The answer was the building of an entire ecosystem based on the use of sophisticated regressive algorithms that made the ‘Circle of Service’ between insurer and claimant transparent and frictionless. Creating an extensive database, making software available to service providers and connecting suppliers of raw materials as well as early payment mechanisms completed the service circle. As well as speeding up claim response times, the process was also efficient and fundamentally more effective.
Taking inspiration from the concept launched by the Uber transport system, the insurance platform includes a vastly increased list of qualified and rated service providers. As in the ride-sharing service, becoming listed requires that several stringent criteria are met by service providers. When a claim is registered – including the time when the customer requires assistance – it drops into the platform. Appropriate service providers listed can then respond and confirm their availability. They are then required to be on site at the time stipulated by the customer, undertake the work and then complete a Mobile App-driven reporting process for the insurer’s records (including before and after photographs, assessments and costings).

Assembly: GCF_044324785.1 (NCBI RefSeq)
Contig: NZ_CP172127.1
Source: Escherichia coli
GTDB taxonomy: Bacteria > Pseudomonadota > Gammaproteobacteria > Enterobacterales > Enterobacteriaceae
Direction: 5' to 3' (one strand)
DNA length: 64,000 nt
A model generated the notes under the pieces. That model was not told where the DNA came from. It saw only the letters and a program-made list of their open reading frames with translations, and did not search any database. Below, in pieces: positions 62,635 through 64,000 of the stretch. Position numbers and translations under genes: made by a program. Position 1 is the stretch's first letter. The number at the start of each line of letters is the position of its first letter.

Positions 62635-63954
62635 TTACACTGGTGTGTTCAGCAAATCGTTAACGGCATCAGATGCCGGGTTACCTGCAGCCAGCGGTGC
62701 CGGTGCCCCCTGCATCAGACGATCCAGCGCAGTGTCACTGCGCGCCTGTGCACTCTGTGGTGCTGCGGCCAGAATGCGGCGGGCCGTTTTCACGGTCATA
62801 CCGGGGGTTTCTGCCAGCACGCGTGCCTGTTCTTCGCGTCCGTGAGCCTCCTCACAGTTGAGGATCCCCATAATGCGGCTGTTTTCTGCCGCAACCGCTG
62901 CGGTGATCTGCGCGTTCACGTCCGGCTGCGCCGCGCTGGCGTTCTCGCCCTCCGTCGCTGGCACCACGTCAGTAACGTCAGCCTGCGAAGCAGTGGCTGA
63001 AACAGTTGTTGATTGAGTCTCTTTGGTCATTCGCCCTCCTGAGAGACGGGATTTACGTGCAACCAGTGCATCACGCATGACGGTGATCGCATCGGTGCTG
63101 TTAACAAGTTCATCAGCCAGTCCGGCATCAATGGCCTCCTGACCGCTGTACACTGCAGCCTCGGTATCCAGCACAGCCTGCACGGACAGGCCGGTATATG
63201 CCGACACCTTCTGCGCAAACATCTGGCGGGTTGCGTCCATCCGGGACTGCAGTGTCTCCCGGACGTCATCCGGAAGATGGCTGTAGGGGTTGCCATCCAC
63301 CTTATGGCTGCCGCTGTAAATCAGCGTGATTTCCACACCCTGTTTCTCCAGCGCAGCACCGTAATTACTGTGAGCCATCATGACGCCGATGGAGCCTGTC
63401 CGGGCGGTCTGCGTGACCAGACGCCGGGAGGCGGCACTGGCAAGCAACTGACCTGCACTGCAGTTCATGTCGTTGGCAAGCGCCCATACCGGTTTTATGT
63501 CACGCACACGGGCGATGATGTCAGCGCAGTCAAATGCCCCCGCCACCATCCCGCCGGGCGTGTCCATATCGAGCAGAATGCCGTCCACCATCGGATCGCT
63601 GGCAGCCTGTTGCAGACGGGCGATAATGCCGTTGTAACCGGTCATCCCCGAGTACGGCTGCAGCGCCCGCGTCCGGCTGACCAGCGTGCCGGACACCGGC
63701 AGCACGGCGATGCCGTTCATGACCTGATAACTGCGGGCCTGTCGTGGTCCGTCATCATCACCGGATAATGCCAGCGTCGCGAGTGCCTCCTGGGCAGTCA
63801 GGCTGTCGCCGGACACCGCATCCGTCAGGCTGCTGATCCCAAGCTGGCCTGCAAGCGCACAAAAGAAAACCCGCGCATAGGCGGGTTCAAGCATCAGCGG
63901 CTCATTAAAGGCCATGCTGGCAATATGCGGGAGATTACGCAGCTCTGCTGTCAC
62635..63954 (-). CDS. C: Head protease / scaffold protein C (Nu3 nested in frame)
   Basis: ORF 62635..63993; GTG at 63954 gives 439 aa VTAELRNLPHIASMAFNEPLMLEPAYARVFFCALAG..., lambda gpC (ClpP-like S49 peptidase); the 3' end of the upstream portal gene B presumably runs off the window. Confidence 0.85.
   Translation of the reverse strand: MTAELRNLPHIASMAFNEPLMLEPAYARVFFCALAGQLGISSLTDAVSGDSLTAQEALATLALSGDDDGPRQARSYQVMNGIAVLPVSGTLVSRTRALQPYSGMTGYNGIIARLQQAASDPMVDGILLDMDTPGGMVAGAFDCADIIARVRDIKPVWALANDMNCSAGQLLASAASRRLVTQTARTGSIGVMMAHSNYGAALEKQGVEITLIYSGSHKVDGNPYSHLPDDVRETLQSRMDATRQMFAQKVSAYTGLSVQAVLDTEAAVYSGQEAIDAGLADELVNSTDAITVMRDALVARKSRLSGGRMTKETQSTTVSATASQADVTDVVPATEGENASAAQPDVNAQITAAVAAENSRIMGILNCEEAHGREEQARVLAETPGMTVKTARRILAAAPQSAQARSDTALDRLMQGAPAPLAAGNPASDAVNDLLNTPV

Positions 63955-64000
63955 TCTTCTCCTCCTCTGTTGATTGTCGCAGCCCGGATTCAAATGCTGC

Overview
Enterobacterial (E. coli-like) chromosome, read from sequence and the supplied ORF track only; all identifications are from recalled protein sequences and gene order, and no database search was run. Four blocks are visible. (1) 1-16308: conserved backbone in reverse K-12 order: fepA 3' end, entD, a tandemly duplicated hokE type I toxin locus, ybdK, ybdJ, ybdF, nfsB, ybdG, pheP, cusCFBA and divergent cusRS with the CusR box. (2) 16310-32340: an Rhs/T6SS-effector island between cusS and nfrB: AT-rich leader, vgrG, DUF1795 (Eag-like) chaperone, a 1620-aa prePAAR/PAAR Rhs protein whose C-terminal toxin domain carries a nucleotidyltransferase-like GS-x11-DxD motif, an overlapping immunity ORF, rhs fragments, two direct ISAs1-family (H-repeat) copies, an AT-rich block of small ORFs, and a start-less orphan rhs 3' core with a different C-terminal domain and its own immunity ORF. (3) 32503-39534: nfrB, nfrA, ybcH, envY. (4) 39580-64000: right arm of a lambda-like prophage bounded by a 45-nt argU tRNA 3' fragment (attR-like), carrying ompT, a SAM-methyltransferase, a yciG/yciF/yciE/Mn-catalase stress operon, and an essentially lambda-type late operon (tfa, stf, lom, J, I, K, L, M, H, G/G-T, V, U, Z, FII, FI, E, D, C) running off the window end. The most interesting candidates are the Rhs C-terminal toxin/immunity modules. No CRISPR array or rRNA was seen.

To participate in the platform a service provider must have a smartphone and the software, provided free by 4-Sure. Part of the package includes a service provider ‘scheduler’s’ desktop package that enables job scheduling, field technician allocation and all the information relating to the job to be collated and electronically submitted for payment to the insurer.